My Lara Croft killed about 657 people in a span of 30 hours, which works out to a brisk 22 kills per hour. As far as murder mileage goes, it’s … is “impressive” the right word? I don’t know, but it’s hard to reconcile with Rise of the Tomb Raider (opens in new tab)’s suggestion that Lara is a human being herself, never mind someone who also exudes shades of regret and fragility. But this is, again, my Lara Croft: the one who has to exist simultaneously as the central figure in a story, and as the actuator for my part in a commercial video game.
Assuming we disregard Lara’s sheer quantity of killing as ‘gameplay only’, as something deleted from the canon as we construct it in our heads, I wonder why it’s important at all. Having the story play out just so, without dissonance, suggests that movies and books are telling the stories the familiar way - the ‘right’ way. Is it so bad to simply say … so what if this doesn’t make sense? Is it really a debilitating problem for a video game character to be archaeologist, human, and skilled man-smasher? The game part is messing up a whole bunch of things to begin with.
Something as unremarkable as the difficulty level you choose in Rise of the Tomb Raider can warp its story in an unforeseen way. On more challenging modes, in which enemies pursue Lara ruthlessly and murder her with ease, you’re more likely to believe the conceit that she is killing to survive. When the game pushes back against failure especially hard, Lara seems less like a vicious predator and more like a vulnerable person again. If you mess up, you get plenty of game-over evidence for the case against being a nice, fair, morally conflicted person.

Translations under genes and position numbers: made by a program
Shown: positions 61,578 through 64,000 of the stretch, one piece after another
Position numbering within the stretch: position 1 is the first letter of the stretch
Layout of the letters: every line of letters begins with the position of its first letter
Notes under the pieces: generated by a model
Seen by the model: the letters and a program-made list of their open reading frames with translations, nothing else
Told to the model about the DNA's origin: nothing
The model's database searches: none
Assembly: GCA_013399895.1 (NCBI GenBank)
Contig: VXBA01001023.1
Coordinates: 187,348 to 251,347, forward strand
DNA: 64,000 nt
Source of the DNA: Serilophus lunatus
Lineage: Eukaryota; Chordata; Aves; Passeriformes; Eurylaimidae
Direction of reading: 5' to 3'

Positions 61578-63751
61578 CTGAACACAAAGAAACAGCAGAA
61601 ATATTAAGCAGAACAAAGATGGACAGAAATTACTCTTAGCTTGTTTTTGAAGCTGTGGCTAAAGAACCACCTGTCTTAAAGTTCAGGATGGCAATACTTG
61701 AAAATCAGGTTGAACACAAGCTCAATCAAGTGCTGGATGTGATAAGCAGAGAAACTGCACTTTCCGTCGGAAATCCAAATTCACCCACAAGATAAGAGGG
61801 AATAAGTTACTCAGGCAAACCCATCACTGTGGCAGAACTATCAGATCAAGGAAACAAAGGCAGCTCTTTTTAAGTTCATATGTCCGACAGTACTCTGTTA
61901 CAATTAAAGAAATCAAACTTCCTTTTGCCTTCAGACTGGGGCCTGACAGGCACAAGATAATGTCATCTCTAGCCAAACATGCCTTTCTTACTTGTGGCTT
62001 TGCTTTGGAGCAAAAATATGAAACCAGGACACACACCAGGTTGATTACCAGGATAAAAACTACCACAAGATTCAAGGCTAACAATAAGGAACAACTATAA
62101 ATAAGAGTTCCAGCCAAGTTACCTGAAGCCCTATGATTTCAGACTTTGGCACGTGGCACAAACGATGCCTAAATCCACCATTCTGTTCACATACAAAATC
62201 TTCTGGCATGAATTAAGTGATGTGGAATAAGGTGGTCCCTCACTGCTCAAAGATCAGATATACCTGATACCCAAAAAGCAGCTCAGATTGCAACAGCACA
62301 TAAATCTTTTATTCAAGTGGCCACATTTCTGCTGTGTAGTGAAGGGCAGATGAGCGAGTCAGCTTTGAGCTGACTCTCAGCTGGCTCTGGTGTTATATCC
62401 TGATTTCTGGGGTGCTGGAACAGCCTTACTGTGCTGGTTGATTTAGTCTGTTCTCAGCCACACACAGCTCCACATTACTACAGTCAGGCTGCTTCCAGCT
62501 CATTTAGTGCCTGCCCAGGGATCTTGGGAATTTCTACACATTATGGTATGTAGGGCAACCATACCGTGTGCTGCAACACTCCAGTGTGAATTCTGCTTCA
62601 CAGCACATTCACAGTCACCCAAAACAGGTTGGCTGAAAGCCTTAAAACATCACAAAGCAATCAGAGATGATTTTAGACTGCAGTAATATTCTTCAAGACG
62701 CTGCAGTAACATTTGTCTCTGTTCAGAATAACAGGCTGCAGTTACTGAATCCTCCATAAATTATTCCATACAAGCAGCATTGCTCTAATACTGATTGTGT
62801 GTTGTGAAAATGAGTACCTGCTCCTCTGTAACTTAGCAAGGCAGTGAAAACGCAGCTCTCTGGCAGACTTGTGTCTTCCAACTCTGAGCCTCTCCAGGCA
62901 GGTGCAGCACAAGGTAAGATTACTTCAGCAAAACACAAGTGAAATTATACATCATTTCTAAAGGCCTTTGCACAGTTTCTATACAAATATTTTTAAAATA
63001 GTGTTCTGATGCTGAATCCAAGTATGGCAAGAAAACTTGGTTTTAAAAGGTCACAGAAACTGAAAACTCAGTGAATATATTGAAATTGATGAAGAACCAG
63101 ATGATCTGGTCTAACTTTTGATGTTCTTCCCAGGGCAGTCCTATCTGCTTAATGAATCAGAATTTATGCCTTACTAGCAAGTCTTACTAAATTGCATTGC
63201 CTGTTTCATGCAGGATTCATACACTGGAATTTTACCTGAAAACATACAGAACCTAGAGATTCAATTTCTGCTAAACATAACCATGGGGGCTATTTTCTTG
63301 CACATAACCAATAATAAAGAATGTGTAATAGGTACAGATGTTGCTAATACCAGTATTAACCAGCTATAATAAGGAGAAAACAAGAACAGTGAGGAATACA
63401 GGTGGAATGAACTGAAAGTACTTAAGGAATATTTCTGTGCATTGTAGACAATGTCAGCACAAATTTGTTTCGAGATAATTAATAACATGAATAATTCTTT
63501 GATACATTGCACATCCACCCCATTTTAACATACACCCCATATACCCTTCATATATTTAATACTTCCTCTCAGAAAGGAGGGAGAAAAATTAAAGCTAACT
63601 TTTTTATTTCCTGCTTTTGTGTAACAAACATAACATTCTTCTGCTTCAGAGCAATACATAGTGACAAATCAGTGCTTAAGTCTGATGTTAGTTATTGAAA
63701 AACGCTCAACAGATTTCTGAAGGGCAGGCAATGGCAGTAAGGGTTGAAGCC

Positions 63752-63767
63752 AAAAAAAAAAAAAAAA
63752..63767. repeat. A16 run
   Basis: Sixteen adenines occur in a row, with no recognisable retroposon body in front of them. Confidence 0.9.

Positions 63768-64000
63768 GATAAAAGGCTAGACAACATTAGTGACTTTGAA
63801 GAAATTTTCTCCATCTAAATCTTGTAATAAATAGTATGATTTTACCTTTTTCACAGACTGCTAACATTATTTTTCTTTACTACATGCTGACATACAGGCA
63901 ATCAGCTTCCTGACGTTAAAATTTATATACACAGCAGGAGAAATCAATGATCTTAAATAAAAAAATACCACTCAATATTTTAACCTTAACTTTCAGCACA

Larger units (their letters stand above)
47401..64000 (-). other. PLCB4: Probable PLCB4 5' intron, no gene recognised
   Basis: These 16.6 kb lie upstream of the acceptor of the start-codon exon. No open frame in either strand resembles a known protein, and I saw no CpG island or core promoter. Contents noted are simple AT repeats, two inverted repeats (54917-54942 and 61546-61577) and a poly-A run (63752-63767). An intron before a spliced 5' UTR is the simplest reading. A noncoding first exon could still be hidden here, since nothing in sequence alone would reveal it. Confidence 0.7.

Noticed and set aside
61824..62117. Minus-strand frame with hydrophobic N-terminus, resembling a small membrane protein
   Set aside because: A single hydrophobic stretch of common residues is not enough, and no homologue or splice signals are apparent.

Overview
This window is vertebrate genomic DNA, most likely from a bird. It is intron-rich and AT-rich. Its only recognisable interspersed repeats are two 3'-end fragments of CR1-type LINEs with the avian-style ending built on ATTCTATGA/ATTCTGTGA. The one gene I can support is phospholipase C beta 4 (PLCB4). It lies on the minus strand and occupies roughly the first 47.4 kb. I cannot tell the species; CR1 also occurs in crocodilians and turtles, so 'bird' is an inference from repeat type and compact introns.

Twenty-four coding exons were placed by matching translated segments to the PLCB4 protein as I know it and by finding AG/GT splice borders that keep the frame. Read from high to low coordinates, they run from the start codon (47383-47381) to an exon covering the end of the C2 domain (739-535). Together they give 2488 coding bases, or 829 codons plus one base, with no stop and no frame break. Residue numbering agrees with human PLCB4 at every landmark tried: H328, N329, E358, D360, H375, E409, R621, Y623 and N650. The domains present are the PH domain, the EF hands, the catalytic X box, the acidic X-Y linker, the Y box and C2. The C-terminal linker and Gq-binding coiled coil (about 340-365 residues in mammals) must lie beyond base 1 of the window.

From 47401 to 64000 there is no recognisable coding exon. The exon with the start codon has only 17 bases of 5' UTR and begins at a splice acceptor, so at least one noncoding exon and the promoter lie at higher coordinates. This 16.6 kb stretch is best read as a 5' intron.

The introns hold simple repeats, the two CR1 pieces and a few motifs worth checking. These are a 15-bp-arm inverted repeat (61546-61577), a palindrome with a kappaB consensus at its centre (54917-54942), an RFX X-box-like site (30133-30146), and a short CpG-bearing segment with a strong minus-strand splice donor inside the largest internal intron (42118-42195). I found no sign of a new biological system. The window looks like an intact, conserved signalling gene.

Furthermore, it emphasizes a genuinely interesting - and playable - statement buried inside Rise of the Tomb Raider. Violence, for someone as scarred and driven as Lara Croft, is the easy option. There are plenty of situations in Rise of the Tomb Raider which can be defused with patient observation, painstaking sneaking and out-of-the-box thinking. Except, right there at the campfire, all the goons are gathered near a flammable cannister and oooh, you’re so tempted to just fire off the arrow and disintegrate them.
In recreating Lara Croft as a believable virtual character, both in terms of extravagant visual fidelity and her guttural reactions to this sort of game’s obligatory perils, Crystal Dynamics has shifted our perceptions ever so slightly. It’s a new form of the uncanny valley: the more realistic Lara becomes, and the more rooted she is in a harsh environment, the more unbelievable her game-mandated acts become. She is inherently more believable and more human than any of her peers, but seems to fall short moments before her game’s grim realities take a toll on her mindset. She just seems too violent, and as a person we expect her to stop and wring her hands before she wrings some more necks. The problem is her game doesn’t serve this desire for a thoughtful pause at all - often because it is, well, a game.